CL spectra of a zircon grain containing a variety of rare earth elements (concentration 0.1 – 100 parts per million). Wavelength spectra were recorded with a MonoCL4™ detector and provided courtesy of Rolla Zanetti, Washington University in St. Louis, and the McDonnell Center for the Space Sciences.

Reservoir rock

The oil and gas industry frequently uses cathodoluminescence (CL) to characterize reservoir rocks.

Rare earth elements (REEs)

The last 20 years have seen an explosion in demand for REEs due to their use in rechargeable batteries, magnets, military-grade metal alloys, and many optoelectronic devices. Minable concentrations of REE-bearing minerals, such as apatite and monazite, are uncommon with sometimes restricted market availability.

CL can reveal the presence of, and identify, REE within a mineral. Their distribution(s) may be mapped even at concentrations lower than ten parts per million based on the distinct emission spectrum of each REE.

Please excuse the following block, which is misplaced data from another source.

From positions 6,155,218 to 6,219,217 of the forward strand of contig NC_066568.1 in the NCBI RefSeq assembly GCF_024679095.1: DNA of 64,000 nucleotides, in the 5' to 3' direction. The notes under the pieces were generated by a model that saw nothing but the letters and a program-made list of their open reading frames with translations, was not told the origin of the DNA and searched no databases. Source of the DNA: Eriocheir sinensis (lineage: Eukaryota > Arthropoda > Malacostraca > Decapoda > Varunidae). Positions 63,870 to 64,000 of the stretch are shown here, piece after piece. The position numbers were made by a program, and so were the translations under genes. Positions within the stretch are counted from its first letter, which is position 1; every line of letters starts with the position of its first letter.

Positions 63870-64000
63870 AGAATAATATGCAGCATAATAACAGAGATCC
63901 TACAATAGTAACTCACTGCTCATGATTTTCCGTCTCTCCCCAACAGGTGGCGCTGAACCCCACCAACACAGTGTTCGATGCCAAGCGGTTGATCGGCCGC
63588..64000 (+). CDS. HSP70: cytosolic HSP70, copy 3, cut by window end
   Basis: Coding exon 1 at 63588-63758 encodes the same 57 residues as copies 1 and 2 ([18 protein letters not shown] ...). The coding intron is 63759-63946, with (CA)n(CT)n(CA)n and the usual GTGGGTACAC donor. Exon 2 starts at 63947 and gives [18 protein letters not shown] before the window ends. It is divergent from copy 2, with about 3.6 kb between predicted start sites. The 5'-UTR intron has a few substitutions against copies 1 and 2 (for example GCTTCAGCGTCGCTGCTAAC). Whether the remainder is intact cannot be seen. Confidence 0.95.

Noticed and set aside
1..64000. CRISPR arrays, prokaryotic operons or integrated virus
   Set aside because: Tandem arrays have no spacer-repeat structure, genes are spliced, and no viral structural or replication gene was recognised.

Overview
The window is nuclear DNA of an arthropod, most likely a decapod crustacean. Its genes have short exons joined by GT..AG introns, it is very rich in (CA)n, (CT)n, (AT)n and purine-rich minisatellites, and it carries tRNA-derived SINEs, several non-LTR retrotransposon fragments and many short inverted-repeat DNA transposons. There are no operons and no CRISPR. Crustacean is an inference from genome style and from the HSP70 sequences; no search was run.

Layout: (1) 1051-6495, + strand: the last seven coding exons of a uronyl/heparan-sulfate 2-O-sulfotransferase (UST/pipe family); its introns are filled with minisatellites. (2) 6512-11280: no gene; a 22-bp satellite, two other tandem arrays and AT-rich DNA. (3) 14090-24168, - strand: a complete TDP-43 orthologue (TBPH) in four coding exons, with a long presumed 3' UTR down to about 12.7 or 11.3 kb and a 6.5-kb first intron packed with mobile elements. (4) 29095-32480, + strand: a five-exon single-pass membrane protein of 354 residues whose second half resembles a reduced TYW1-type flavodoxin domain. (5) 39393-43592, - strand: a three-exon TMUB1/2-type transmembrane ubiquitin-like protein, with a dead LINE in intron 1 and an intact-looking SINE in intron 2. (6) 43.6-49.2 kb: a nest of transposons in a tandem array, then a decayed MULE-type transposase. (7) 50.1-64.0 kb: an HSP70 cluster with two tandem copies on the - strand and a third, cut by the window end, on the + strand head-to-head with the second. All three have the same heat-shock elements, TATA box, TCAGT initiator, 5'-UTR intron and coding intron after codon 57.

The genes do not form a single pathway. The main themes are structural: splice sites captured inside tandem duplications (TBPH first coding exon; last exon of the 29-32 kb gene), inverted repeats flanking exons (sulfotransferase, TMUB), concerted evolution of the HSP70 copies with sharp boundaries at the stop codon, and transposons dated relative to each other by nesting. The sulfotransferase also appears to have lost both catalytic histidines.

Porphyry deposits are one of the world's most important repositories of copper, gold, and molybdenum. High-resolution, scanning electron microscope CL mapping allows the detailed interpretation of the crystallization history within porphyry copper ore deposits to be understood.


Many gemstones, including diamond and corundum (sapphire or ruby), exhibit strong CL and are widely studied. The inhomogeneous internal structure can reflect changes that occur both during growth as well as post-crystallization. This allows, for example, natural and synthetic diamonds to be distinguished based on their spectrum and a detailed understanding of the various colors they exhibit.